Sunday, October 21, 2018

Bypassing Connector Authentication in PowerApps

Have you ever had a PowerApp request your permission to access various services before it would load?  If so, then that PowerApp is leveraging these connectors in some way.  But what if you don't want each user to have to do that?  What if some of the services require permissions that the end user doesn't have?  In this post, I'll share an interesting work-around to this problem, broken down into 3 scenarios.



When you are using Connectors in PowerApps, each user accessing the PowerApp needs to give permission to the specific connector the first time they use it.  If there are multiple connectors, then the user needs to authenticate each of them, as shown below.



For this post, I've built a simple app to display the user's given name.  To get the given name, I'm using the Office 365 Users connector.



So, how do we get it without having every user give explicit permissions to the Office 365 Users connector?

Scenario 1 - Getting the Given Name directly from PowerApps

In this first scenario, I have added the Office 365 connector directly to the PowerApp (View > Data sources > + Add data source > Office 365 Users).  The text field, then uses the Default method to set the value using Office365Users.UserProfileV2(User().Email).givenName


If you try to access this PowerApp from another account, the first time, the user will be prompted with the following message:


No good!  Try again.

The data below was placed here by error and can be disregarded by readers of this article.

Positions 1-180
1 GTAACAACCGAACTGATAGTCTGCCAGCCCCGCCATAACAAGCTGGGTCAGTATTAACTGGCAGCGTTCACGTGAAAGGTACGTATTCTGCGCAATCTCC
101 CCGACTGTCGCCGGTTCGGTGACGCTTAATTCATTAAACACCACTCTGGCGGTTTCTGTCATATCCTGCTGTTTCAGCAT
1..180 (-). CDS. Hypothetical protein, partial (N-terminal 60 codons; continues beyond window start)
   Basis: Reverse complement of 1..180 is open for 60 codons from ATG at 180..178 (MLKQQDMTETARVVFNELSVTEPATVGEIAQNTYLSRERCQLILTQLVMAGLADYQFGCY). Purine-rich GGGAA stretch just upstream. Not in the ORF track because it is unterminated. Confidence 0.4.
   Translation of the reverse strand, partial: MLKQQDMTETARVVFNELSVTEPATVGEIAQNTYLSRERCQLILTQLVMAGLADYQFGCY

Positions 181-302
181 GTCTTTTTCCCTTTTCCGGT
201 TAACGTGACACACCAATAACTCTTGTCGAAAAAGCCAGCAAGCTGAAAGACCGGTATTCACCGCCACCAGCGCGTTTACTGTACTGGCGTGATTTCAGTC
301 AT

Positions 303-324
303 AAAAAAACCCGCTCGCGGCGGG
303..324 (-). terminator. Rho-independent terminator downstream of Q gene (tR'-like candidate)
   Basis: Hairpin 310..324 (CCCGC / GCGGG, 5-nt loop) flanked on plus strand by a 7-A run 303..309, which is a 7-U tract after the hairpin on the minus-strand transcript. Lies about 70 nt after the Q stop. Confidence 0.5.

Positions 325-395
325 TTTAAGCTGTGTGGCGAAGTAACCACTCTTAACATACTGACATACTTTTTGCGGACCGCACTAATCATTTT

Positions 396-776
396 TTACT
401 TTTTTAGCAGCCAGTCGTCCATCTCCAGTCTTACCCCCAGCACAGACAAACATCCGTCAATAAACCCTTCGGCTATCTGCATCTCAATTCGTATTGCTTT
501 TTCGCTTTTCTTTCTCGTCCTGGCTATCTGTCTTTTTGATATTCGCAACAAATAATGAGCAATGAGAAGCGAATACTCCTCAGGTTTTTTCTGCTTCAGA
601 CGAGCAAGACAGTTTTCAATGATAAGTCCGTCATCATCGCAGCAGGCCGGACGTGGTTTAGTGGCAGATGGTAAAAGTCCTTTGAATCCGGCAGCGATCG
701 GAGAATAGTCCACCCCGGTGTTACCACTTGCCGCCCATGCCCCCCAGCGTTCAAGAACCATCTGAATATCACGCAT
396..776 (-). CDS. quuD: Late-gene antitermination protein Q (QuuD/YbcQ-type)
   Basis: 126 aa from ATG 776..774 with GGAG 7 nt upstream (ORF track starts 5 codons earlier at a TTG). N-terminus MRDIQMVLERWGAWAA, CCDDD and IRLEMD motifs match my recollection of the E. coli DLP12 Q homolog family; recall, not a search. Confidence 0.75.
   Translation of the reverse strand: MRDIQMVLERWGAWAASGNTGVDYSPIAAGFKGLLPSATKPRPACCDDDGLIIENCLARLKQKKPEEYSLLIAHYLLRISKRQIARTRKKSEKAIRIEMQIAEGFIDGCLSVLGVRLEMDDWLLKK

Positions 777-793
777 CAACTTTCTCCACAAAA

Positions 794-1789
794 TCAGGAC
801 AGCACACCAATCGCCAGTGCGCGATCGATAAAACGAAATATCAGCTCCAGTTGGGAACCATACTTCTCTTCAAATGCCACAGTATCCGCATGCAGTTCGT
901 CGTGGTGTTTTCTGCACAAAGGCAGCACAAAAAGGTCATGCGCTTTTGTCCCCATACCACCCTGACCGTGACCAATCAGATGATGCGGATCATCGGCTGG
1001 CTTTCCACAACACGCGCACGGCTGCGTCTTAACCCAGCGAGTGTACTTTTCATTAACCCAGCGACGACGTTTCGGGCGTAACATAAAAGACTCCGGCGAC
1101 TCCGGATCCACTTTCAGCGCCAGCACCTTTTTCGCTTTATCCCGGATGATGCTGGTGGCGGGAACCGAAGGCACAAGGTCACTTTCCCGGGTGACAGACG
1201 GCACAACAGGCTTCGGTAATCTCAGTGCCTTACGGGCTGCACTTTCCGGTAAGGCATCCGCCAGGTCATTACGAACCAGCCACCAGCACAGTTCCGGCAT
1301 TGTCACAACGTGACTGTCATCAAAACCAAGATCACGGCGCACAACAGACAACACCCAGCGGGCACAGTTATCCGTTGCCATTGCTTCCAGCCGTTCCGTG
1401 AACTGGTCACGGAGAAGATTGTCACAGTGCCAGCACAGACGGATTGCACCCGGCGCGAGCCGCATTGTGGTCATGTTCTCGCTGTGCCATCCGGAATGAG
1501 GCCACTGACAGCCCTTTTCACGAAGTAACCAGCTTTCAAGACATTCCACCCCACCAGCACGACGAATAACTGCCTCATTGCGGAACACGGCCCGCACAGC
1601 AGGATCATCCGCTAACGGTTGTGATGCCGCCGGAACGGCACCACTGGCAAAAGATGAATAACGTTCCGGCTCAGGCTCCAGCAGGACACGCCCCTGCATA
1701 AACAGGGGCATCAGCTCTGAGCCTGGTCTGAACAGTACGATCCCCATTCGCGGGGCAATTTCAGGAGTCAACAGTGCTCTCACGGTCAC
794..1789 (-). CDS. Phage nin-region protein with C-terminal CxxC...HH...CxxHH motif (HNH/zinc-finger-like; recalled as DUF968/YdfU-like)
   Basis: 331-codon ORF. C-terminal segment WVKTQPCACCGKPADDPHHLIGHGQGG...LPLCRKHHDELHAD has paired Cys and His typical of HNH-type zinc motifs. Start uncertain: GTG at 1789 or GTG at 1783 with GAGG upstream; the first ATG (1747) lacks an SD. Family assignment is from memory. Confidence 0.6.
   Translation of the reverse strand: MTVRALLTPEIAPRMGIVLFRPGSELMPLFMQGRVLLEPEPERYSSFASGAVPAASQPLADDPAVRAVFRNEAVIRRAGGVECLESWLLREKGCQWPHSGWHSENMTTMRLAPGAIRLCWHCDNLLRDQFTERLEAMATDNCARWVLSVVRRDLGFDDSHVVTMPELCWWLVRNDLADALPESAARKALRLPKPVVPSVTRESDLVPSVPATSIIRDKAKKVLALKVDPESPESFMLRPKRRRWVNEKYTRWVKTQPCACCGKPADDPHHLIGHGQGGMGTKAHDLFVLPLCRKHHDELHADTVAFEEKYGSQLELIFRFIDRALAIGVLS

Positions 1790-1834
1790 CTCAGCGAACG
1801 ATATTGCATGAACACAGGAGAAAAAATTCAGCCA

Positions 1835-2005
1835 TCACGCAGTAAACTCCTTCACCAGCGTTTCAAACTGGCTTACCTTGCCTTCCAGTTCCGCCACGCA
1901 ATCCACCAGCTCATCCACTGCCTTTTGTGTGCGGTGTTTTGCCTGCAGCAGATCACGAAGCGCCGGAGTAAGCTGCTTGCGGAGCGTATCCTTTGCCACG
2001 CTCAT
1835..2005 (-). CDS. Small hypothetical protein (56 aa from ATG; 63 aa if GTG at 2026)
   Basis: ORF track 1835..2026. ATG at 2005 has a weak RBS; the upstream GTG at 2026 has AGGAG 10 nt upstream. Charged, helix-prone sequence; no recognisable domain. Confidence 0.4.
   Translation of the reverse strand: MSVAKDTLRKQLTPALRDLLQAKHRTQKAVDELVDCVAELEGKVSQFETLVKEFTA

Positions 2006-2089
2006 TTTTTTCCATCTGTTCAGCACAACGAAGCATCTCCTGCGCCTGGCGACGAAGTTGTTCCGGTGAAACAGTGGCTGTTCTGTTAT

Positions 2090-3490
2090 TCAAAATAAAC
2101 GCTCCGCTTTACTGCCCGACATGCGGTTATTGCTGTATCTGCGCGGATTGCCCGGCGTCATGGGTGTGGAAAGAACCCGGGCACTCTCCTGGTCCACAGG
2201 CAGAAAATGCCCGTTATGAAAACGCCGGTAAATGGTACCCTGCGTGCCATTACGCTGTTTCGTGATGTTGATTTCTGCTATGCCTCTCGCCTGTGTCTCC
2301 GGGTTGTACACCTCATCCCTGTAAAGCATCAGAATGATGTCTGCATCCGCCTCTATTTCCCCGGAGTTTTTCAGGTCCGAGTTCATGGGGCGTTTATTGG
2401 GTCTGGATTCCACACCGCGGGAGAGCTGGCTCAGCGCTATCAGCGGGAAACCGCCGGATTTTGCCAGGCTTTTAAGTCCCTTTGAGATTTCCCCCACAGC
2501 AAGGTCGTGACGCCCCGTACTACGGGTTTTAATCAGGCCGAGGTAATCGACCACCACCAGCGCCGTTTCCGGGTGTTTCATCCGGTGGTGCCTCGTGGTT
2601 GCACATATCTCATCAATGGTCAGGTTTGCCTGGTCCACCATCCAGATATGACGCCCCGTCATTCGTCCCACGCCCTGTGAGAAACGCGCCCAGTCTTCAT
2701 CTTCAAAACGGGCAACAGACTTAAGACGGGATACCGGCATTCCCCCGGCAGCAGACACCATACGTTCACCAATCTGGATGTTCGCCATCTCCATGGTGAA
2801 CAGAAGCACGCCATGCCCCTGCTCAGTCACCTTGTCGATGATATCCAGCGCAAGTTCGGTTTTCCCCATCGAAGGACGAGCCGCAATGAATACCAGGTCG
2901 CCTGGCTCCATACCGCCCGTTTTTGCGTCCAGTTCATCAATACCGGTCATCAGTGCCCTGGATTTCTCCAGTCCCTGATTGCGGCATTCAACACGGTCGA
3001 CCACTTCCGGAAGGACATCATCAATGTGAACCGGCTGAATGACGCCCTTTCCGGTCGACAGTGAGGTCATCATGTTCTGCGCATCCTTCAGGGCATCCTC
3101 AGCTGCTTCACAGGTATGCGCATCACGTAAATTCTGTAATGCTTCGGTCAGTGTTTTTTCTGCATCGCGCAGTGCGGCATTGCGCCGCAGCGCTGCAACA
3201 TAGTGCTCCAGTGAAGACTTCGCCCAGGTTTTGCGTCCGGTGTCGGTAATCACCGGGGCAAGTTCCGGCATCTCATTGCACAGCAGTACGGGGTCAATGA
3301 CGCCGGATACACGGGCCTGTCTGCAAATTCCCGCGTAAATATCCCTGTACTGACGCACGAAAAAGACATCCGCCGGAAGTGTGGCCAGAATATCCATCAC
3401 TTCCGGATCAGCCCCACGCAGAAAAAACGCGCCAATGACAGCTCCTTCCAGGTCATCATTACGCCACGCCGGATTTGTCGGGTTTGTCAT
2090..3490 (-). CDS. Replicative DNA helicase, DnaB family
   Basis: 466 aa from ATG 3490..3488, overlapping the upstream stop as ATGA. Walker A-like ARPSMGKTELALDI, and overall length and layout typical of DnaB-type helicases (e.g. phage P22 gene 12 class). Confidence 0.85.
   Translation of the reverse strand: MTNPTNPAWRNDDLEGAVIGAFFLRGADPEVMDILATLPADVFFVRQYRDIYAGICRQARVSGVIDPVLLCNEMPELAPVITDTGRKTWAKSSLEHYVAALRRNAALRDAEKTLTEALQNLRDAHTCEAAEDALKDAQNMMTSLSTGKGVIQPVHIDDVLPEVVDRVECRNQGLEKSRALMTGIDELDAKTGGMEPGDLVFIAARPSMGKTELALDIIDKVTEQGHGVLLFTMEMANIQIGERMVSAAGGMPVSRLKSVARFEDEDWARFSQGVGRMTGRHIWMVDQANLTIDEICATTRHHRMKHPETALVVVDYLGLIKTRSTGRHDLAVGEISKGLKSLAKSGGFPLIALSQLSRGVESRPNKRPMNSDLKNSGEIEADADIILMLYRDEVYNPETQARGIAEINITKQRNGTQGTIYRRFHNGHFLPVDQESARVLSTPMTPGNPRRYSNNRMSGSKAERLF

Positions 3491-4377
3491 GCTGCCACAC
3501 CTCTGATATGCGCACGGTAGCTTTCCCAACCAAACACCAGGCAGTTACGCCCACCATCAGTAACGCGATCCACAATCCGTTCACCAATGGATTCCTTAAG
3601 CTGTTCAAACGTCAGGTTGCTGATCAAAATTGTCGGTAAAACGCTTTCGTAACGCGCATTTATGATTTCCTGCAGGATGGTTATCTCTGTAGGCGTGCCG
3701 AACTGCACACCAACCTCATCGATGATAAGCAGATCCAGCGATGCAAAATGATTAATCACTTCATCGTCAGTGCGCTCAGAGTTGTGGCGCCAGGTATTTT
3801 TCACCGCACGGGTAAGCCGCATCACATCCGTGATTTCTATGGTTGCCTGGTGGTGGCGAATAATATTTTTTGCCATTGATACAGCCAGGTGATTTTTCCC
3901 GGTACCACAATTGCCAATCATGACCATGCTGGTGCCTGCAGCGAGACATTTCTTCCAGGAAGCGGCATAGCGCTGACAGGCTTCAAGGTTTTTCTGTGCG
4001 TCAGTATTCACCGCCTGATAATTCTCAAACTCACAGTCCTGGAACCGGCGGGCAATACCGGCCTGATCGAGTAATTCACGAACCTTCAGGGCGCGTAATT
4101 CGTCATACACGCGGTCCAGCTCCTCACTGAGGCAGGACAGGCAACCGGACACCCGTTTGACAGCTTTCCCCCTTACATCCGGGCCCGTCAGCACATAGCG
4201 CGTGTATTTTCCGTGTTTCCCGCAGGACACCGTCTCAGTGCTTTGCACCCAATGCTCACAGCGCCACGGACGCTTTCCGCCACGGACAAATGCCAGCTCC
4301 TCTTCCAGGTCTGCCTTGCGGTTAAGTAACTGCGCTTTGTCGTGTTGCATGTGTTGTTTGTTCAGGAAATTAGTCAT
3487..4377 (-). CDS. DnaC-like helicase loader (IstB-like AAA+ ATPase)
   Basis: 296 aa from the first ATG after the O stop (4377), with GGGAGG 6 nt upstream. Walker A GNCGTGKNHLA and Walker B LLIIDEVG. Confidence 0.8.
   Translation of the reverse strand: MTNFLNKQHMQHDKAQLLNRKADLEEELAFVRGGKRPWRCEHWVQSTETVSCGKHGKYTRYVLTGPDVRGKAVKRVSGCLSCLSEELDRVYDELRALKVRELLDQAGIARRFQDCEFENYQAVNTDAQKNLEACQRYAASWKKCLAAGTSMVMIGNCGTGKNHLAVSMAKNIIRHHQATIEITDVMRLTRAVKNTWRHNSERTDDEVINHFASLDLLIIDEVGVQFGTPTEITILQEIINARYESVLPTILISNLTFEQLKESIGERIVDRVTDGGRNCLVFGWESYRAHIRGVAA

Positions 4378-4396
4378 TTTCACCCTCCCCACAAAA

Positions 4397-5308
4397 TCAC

Scenario 2 - Use PowerApp to call a Flow to retrieve the Given Name

In the second scenario, I have removed the Office 365 connector from the PowerApp and replaced it with a Flow called .  This way, the Flow is doing the work with the connector.  The Flow is fairly simple in structure as shown below.



I also had to make the following modifications to the PowerApp

  1. Remove the Office 365 Users connector  (View > Data sources >  Office 365 Users > ... > Remove).  There's no more need for it
  2. On the Screen1, add a Flow for OnStart (Screen 1 > Actions > Flows > Get Given Name).  We need to connect the Flow to the PowerApp when the PowerApp is launched
  3. Change the function for OnStart to Collect(GivenName,'Get Given Name'.Run(User().Email)).  This way, the value will get loaded into a Collection
  4. Change the text field Default value to First(GivenName).givenname.  As the result is stored in a collection, we want to retrieve the first record and get the givenname field.

Save, publish, and try again.  Strike 2!  The Flow is keeping the context of the user and is still requesting the user for permission.

Scenario 3 - Leverage a Secondary Flow to do all the Connector work

In this third scenario, I am leveraging a secondary flow to access the Office 365 connector to retrieve the user's given name.  The secondary flow is invoked using an HTTP trigger.


Here's what the revised first Flow looks like


By doing so, the Flow that is called from the PowerApp and the PowerApp itself have never leverage the Office 365 connector.


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